Finland's Botnia is willing to sit and discuss with Argentina and Uruguay a negotiated solution to the controversy over the building of a pull mill in Uruguay which Argentina argues will be highly contaminating.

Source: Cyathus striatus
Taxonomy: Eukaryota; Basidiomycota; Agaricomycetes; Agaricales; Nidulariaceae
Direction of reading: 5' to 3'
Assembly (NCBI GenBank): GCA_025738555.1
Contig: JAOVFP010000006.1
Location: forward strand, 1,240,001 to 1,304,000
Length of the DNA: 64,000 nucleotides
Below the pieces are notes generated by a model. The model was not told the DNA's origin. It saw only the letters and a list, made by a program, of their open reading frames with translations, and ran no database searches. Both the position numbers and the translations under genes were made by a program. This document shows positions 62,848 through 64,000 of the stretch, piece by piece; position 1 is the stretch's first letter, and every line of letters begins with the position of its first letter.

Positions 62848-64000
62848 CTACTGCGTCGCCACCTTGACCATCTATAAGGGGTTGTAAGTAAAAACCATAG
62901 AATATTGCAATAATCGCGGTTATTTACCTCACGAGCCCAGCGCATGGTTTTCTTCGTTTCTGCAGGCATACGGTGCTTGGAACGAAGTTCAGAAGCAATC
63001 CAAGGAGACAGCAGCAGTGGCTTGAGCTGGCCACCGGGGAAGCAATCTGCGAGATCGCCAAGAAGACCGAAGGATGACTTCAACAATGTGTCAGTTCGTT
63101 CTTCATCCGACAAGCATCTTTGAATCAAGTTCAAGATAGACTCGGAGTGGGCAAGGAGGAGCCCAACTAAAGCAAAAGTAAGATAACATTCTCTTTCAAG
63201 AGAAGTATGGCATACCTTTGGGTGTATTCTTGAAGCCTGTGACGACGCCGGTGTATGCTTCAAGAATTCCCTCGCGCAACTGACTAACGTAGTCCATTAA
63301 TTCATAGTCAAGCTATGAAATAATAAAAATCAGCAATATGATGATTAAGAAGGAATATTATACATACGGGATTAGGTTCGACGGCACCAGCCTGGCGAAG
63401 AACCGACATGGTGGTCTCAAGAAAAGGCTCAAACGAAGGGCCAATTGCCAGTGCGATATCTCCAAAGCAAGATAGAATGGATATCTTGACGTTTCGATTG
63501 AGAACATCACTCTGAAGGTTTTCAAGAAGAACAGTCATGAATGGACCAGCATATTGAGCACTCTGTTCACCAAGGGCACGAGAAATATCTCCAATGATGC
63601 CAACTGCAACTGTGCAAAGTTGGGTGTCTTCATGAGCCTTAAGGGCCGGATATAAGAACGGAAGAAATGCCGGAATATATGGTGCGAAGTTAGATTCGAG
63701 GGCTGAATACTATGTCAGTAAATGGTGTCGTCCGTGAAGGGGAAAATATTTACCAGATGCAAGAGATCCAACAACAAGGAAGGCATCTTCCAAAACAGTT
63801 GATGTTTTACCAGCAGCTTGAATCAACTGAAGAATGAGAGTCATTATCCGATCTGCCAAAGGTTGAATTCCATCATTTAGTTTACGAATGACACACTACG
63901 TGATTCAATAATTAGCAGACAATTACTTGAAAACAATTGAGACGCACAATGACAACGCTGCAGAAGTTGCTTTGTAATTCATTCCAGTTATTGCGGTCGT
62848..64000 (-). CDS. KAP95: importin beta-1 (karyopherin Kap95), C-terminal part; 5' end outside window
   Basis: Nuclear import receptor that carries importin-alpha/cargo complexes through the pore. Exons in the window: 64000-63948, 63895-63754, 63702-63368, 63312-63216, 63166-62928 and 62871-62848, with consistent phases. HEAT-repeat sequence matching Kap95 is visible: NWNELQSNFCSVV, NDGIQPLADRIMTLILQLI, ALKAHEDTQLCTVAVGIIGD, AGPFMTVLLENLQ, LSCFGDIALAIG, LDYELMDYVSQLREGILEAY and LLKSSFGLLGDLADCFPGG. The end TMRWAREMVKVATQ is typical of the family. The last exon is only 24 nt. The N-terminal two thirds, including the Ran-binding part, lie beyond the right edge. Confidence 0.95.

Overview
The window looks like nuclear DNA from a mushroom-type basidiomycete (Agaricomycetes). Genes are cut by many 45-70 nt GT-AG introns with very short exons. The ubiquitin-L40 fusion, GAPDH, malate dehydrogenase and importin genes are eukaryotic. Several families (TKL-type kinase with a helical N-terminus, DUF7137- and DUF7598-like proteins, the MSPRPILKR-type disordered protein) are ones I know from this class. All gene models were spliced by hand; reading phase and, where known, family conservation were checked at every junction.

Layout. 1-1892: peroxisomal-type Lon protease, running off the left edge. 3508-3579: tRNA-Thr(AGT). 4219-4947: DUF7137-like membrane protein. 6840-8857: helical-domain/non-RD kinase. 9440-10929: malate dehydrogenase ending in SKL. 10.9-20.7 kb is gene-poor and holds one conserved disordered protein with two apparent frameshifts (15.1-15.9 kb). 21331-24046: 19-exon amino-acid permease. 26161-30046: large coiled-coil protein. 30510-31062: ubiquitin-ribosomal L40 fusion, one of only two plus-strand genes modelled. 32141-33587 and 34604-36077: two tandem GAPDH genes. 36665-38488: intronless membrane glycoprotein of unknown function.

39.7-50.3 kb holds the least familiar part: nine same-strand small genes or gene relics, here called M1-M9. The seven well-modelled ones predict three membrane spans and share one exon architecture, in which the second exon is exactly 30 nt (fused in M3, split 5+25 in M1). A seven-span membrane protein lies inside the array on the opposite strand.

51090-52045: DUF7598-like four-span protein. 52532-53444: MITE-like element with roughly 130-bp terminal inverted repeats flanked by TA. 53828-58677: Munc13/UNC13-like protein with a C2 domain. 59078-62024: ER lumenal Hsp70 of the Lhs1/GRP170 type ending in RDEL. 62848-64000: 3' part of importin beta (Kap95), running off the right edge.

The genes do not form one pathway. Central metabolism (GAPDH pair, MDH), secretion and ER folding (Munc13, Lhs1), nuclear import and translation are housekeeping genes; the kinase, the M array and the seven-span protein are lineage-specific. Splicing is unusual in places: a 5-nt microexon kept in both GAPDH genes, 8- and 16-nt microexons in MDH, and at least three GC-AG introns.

According to Spanish sources Botnia authorities in Finland received the envoy of King Juan Carlos, Ambassador Juan Antonio Yañez who is acting as a "dialogue facilitator" between the two neighboring countries. Apparently Botnia is willing to sit at a negotiating table with the governments of Argentina and Uruguay and with ambassador Yañez. However Botnia underlined that the company has so far invested over a billion US dollars in the pulp mill under construction in Fray Bentos Argentine residents in Gualeguaychu across from Fray Bentos, where the pulp mills is under construction, and further north in the Colon-Paysandu crossing, supported by the Argentine government, argue that the pulp mills will contaminate and cause irreparable environmental damage to the region. Pickets and environmentalists have been blocking access to Uruguay to protest the construction of the pulp mills. One of the possible ways out to the dispute would be to pump the effluents of the future pulp mill far down the river Uruguay that acts a natural border between both countries and to minimize the visual impact of the plant, and its huge chimney, which can be seen from Gualeguaychu. This is the first time since construction begun that Botnia has been willing to some modification of the original project, in spite of the multiple requests from the Nestor Kirchner administration and even from Uruguayan president Tabare Vazquez. In related news the International Court of Justice in The Hague will be making public next Tuesday a ruling regarding the restraining order requested by the Uruguayan government in the framework of the pulp mills dispute. Uruguayan delegate before the International Court and Ambassador in France, Hector Gross Espiell, said he received an official notification about next Tuesday. Uruguay demanded restraining measures last November so that the Argentine government would take action against the pickets at the bridge heads that are interrupting traffic to Uruguay in protest for the building of pulp mills. The Argentine government has asked picketers to lift the ban but has refused to take action against them arguing they have a right to express themselves.